How to do Business in Africa

How to do Business in Africa

I have to say, having done business in much of the world, that the place I find the easiest to do business is in Africa.  Why? Well, the simple truth is that Africa needs just about everything. And at the same time, when people come here to sell something, they are arrogant, demanding and often incredibly disrespectful and rude. In short, they are imperious.

Africa is often poor, but that is changing. It certainly won’t be poor by the end of this century. And people are used to that poverty–they are used to black skin meaning desperation, fear and aggression to get the basics. All of that has an element of truth of course.

Then there are the typically obese strong men who often wear ludicrous army uniforms or the lily white versions of peasant clothing. No one could dress like the former leader of Libya–Gaddafi except maybe the erstwhile leader of Afghanistan in his bearskin hats and capes of many colours. Personally I am no great fan of the English or Italian suit, and I welcome a little variety into dictatorial sartorial splendor, but I would not recommend the business person follow in kind. Simple khakis and a sport coat do nicely. African men tend to wear dark business suits and ties. Women dress formally but are sadly as lacking from high level business as they are in any other world financial capital.

Progress only comes so quickly

Doing business in Africa requires three things:

  1. Win-win. Try to take money from Africa and put it in London, Switzerland, New York or Shanghai and you will probably not get very far. Africa wants to grow and it wants technology transfer. It doesn’t want to be the dependent colonial consumer of throw away technology or big machines and projects that pad resumes but do little local good. It isn’t hard to do a win-win project. Indeed it is simple. Sit down with African people and see what they want and need–and then craft a solution that puts everyone–not just a few–in the game.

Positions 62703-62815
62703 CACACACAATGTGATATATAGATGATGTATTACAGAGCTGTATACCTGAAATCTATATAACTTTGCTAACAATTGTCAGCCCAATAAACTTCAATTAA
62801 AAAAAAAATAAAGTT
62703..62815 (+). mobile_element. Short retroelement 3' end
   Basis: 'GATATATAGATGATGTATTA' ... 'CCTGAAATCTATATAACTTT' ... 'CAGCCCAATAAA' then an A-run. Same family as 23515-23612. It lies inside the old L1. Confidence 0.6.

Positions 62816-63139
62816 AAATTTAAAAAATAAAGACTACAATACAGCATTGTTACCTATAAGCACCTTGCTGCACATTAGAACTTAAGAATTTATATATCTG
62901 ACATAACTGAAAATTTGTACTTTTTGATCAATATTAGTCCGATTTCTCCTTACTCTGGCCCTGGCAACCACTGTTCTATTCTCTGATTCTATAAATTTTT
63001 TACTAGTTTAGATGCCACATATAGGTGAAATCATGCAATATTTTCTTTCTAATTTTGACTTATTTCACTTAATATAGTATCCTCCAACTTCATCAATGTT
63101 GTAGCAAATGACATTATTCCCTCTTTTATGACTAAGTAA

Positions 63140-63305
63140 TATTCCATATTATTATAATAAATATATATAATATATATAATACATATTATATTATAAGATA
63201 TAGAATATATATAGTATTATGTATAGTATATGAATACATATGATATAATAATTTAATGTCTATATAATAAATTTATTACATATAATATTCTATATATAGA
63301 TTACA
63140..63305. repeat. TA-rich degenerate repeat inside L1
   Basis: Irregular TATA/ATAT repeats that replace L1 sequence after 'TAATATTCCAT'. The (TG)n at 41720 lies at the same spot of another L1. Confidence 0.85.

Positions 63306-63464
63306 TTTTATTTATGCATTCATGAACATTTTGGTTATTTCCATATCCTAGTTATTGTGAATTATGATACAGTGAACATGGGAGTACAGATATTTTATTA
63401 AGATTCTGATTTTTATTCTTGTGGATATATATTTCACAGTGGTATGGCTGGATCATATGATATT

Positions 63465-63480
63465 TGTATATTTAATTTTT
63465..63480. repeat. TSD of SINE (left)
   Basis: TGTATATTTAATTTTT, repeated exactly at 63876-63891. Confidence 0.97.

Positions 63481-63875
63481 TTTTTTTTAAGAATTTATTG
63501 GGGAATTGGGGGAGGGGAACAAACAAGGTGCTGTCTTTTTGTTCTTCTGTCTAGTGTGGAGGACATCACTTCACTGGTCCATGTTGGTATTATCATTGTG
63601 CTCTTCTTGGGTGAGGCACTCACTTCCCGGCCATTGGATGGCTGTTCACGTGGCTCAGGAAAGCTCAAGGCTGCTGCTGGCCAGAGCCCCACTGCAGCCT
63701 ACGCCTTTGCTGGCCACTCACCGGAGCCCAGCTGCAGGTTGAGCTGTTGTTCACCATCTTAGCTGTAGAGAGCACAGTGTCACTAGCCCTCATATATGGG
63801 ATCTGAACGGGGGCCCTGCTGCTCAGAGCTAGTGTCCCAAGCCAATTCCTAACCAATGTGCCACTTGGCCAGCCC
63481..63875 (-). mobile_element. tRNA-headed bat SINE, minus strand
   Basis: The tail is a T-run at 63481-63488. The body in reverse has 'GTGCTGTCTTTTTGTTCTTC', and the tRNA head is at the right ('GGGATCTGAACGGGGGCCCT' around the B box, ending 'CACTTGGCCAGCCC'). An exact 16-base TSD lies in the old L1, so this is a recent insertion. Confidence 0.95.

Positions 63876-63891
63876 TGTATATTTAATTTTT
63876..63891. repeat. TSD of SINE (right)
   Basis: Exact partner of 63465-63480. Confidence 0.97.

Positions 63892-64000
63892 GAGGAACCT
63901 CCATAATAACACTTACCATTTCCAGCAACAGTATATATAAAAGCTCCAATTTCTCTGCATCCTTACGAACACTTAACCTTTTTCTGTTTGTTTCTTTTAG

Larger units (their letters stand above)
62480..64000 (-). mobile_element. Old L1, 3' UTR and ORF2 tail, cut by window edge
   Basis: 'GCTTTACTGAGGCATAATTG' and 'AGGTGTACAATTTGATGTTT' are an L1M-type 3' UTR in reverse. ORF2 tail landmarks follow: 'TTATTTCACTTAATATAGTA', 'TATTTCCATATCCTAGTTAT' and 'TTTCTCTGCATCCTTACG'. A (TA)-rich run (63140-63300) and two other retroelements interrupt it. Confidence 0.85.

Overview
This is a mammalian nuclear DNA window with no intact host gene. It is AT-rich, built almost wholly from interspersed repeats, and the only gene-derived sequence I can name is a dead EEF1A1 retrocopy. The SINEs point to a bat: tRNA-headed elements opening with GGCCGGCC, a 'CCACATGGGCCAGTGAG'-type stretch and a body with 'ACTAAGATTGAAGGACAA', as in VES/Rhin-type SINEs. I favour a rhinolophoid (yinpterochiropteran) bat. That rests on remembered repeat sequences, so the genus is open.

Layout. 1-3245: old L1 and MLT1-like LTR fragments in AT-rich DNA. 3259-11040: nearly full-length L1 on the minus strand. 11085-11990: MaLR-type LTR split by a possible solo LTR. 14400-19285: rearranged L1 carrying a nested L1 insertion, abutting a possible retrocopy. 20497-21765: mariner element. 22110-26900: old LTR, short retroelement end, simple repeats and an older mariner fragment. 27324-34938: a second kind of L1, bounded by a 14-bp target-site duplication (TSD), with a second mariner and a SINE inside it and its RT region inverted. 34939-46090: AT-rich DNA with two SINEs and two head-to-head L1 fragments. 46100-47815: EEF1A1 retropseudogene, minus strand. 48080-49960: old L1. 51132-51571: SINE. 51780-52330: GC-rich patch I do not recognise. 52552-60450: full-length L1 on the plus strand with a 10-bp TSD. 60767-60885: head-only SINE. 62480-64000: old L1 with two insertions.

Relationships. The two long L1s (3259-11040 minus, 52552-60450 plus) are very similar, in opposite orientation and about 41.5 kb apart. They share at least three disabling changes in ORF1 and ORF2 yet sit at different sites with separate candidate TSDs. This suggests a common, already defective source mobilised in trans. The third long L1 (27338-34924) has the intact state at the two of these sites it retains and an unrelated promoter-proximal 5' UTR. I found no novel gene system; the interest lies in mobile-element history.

2. Get Local. I do not deny you won’t get very far in Africa without government support. But that is only the beginning. Government support rests on projects that help local people. If you cannot find a way to get your water purifier, tractor, backhoe or cotton gin to the people, you will fail. Not only do Africans want jobs above all else, they are totally on to the fact that if they don’t get what they want, they can vote for someone else. Politicians are on to this too!
  3. Empower value added. What Africans want most of all is to make the transition from raw material suppliers to value added component suppliers. This is of course the natural progression all nations seek who are resource rich. Africa is no exception. But if you seek to extract without a refinery, mill, processing plant or fiber maker thrown in, you won’t get very far.

We do all these things. We are trying to find ways to manufacturer in Africa–to build businesses with the energy we sell (e.g. horticulture and heat related industries) and similar.  We seek partners in those spaces.

Overall, I would say Africa is a systems integration problem–not a product sales problem. Oh, they buy scooters and small motorbikes, etc. but that is small potatoes. What they want and need is partners. We are doing that. We hope you will too. If you wish to partner with us in Africa, we will be happy to show you our approach.  But you need “boots on the ground.”  You cannot sit in Tokyo or Dubai or Chicago.  You must sit in Jo’burg, Lagos, Dar, Accra, Luanda, etc. and be local.  We can help. I recommend “my town” of Kampala. It is easy and awesome. Come visit with me!  Nairobi, Addis Ababa, Kigali, Abuja, Dakar–all merit focus–as do many others. Give us a call especially if your project needs energy.  We would like to help–so long as we are helping Africa too!

Paul Flynn

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